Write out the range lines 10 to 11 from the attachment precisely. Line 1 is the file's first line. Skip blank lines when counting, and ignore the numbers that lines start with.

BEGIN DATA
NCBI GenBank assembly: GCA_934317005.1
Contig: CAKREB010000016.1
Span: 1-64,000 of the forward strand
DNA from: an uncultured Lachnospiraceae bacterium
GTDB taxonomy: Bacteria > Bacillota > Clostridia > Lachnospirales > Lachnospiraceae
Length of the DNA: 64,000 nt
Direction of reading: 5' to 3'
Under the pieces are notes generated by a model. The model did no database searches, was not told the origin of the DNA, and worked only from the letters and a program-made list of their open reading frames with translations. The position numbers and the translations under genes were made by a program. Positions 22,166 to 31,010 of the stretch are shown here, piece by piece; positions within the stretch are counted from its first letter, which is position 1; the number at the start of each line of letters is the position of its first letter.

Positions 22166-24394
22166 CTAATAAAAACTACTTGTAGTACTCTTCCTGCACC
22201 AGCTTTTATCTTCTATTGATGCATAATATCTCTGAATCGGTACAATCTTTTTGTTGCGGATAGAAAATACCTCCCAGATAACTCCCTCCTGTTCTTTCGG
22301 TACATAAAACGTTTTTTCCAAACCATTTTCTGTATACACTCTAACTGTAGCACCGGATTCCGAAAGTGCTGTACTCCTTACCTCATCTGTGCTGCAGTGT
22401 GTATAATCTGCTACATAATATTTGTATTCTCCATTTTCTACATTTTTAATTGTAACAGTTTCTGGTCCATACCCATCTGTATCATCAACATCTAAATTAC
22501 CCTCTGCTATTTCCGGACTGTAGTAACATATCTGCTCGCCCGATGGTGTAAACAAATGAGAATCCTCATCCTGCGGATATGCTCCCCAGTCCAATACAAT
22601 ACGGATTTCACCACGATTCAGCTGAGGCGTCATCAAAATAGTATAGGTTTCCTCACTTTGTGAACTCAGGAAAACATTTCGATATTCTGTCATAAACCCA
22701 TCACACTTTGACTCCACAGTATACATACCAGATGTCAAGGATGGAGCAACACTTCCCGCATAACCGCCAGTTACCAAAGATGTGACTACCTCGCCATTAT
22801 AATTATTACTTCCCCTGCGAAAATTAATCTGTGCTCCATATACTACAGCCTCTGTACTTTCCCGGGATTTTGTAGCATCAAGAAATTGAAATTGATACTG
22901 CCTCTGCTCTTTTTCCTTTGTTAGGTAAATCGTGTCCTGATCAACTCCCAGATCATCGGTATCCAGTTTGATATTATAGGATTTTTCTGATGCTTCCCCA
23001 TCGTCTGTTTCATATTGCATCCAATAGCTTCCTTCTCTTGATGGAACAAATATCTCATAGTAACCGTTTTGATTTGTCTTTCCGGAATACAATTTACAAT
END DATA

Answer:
22166 CTAATAAAAACTACTTGTAGTACTCTTCCTGCACC
22201 AGCTTTTATCTTCTATTGATGCATAATATCTCTGAATCGGTACAATCTTTTTGTTGCGGATAGAAAATACCTCCCAGATAACTCCCTCCTGTTCTTTCGG